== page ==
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                            Exploring political role of Ming Grand Secretariat

                            Author  :  MA YUFENG     Source  :    Chinese Social Sciences Today     2020-01-10

                            Political Study of the Grand Secretariat of the Ming Dynasty

                            After the establishment of the Ming Dynasty (1368–1644), the Hongwu Emperor (r. 1368–98) undertook a series of major political reforms to strengthen centralization and eliminate the forces that threatened imperial power. Among them, the abolition of the grand chancellor, the highest-ranking executive official post in ancient China from the Spring and Autumn and the Warring State periods (770–221 BCE) to the Yuan Dynasty (1271–1368), was one of his major innovations. However, as time went on, the later Ming emperors had to explore a new model to assist them in dealing with heavy administrative affairs. As a result, the Grand Secretariat was born. Although the position was formed during the period of the Yongle Emperor (r. 1403–1424), it was later in a state of constant change. Therefore, academic circles have different views on its status, including as a secretariat, a military staff, an advisory body, a think tank and an office of the grand chancellor.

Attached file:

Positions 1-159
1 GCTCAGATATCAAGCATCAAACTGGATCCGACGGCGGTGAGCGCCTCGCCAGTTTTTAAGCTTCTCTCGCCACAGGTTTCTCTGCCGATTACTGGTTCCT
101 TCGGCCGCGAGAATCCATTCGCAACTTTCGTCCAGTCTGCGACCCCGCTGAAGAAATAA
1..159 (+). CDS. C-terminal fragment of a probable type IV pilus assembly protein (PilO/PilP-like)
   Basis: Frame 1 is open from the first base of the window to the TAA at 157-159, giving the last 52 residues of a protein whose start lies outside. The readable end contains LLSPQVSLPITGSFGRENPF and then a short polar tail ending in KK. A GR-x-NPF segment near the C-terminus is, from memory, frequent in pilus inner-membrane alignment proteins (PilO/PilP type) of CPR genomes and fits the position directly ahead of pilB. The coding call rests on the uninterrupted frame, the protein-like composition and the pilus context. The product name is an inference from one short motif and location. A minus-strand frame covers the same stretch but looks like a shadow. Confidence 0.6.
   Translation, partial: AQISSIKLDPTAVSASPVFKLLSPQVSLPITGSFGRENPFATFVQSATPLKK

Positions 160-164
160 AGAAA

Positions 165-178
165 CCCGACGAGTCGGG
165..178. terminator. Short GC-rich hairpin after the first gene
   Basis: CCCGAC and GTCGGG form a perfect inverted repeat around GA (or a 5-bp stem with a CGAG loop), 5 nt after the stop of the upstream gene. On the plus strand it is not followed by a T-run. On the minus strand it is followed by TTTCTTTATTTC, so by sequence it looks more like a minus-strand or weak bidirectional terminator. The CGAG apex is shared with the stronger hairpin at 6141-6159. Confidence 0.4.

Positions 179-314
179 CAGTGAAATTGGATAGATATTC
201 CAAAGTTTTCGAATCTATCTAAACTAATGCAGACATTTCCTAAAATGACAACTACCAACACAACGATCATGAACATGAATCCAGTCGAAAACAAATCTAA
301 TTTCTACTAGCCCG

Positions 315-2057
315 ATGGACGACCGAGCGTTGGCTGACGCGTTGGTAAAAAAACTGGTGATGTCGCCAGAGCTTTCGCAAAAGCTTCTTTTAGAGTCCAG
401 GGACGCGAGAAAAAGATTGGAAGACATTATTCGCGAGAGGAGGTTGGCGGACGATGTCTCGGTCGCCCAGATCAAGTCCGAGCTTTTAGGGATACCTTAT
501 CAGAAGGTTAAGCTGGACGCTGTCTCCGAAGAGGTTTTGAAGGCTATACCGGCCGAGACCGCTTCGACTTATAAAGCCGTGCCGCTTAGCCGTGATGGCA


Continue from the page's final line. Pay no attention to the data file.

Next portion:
In Political Study of the Grand Secretariat of the Ming Dynasty, Tian Shu, vice president of and a professor at Northwest Normal University, writes that the Grand Secretariat of the Ming Dynasty was checked by the ruling imperial power at all times and had no opportunity to challenge it alone. The appearance of the Grand Secretariat was not a form of resistance to the abolition of the grand chancellor, but a new product under the Ming’s politics.

                            Tian argues that not all secretaries working at the Grand Secretariat can be called “the grand secretary,” as some of them were not given the honorary title.

                            As to the political functions of the Grand Secretariat, Tian argues that in addition to the function as a secretariat or a military staff, it also had functions of education, planning and correction. The performance of these functions required certain prerequisites: that the emperor was diligent in his work; that the emperor respected the secretaries without suspicion of their loyalty; and that the secretaries kept close contact with the emperor, sharing equal status and working in harmony with each other.

                            However, in practice, the distance between the two sides made it impossible for secretaries to attain the high power equivalent to that of the grand chancellors of previous dynasties. Because of this, the impact of the Grand Secretariat on the politics of the Ming was unstable, at times strong and at other times weak. In general, no matter how the power of the Grand Secretariat degraded or upgraded, its status as subject to the emperor remained unchanged, making it impossible to regain the status previously enjoyed by the grand chancellors of the past.


                            Ma Yufeng is a lecturer from the College of History and Art at Northwest Normal University.

                            Editor: Yu Hui

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